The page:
Here’s All You Need To Know About The Trending Charlie Charlie Challenge

Charlie Charlie Challenge

The Charlie Charlie challenge has been trending on the internet space for the past few hours and here's what we think you should know about it. The game has been around for many decades but started gaining social media attention in the English speaking parts of the world in 2015. In the videos making rounds online, you'll see the player crossing two pens or pencils to create a grid (with sectors labelled "yes" and "no") and then asking questions to a "supernatural entity" named "Charlie."

The gamer will first ask the pencils 'can we play?' or 'are you there?' or 'are you here?'. The top pencil, which is precariously balanced on a central pivot point, will (might) tilt to the 'Yes' in the grid to signify the presence of the being.

History of the Charlie Charlie Challenge

According to Wikipedia, the Charlie Charlie challenge is a modern incarnation of the Spanish paper-and-pencil game called Juego de la Lapicera (Pencil Game). The game was originally described on the internet in 2008, but gained popularity in the English-speaking world in 2015.

The hashtag #CharlieCharlieChallenge played a major role in making it popular as millions of people wanted to join the trend then. The game started trending on Twiter with the hashtag after it was played in Hato Mayor Province of the Dominican Republic and uploaded on YouTube.

Thanks to the internet, the language wasn't a barrier and waiting a short period of time, it had garnered thousands of retweets and likes on Twitter along.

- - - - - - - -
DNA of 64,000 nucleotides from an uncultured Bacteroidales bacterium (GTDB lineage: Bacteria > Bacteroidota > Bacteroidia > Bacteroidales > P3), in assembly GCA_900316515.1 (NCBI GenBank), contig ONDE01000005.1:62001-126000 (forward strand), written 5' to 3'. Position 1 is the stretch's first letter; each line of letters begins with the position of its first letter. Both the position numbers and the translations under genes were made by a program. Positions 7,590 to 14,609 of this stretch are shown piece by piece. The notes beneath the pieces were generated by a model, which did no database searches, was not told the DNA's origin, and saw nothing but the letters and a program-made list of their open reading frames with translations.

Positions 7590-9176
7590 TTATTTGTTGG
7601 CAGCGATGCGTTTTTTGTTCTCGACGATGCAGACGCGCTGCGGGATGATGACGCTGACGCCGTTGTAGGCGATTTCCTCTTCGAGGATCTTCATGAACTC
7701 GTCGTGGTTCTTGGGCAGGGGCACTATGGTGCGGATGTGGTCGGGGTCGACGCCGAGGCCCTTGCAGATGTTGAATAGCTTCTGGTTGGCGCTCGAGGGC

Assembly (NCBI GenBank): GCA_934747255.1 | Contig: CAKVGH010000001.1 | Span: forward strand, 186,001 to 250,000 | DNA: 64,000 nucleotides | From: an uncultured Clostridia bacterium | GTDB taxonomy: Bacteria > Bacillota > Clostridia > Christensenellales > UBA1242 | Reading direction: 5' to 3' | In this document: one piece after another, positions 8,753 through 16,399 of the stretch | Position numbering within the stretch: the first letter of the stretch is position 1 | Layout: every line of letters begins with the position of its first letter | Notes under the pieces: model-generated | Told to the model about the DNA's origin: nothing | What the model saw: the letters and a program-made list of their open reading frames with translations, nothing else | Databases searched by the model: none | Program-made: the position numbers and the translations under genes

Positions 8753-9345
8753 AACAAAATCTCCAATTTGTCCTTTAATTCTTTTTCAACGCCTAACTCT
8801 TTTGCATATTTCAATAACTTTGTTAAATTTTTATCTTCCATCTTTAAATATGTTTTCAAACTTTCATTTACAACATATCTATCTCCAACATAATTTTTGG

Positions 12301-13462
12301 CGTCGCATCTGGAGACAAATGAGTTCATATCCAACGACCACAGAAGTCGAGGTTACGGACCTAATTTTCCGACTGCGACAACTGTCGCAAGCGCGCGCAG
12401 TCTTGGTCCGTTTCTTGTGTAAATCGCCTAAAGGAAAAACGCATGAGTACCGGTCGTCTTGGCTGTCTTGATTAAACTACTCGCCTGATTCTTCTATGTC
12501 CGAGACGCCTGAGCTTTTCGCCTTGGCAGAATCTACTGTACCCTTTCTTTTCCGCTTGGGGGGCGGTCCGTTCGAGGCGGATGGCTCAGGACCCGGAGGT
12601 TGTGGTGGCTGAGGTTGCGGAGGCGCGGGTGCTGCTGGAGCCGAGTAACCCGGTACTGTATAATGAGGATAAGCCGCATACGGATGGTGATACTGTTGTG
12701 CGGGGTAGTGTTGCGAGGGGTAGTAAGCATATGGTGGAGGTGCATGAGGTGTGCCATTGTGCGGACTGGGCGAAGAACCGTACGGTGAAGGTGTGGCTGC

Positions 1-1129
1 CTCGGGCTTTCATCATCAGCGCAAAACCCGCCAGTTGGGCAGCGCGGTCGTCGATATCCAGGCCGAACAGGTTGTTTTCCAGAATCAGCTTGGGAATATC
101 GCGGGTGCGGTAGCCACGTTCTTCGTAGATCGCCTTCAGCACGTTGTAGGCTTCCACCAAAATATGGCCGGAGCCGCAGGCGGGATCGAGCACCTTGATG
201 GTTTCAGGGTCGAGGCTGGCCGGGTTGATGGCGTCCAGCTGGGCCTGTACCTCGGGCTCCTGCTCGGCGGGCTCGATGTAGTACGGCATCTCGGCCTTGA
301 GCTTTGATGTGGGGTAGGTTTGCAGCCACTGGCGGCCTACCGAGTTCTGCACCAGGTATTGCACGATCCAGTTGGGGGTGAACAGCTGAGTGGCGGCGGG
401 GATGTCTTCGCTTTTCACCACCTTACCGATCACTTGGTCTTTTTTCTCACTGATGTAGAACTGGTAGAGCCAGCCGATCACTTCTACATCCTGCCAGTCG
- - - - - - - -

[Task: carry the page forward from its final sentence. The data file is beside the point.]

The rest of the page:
Is Charlie Charlie A Demon?

No, there is no Mexican demon with the nomenclature 'Charlie'. Maria Elena Navez of BBC Mundo suggested that Mexican demons with English names (rather than, say, "Carlitos") are "usually American inventions."

Prof. Joseph Laycock of the Texas State University argued that while Charlie is "most often described as a "Mexican ghost," it appears that Christian critics reframed the game as Satanic almost immediately, due to their desire to "claim a monopoly on wholesome encounters with the supernatural."

David Emery, former ThoughtCo writer and internet folklore expert says that some versions of the game have copied the ghost story La Llorona, popular in Hispanic America, but the pencil game is not a Mexican tradition.
Why is Charlie Charlie Challenge Trending In Nigeria?
While we're yet to figure out the original source of the videos making rounds online, the 'Charlie Charlie' phrase is currently the number one trending on the Nigerian Twitter, with more than 120,000 tweets.
Charlie Charlie

This is so interesting, considering the fact that it just hit the internet some hours ago. 2021 obviously, has many more surprises on the way for us.

So what next?
We're waiting for your own challenge. Why not drop it on Twitter with the hashtag so we retweet and catch some fun?

Next Post »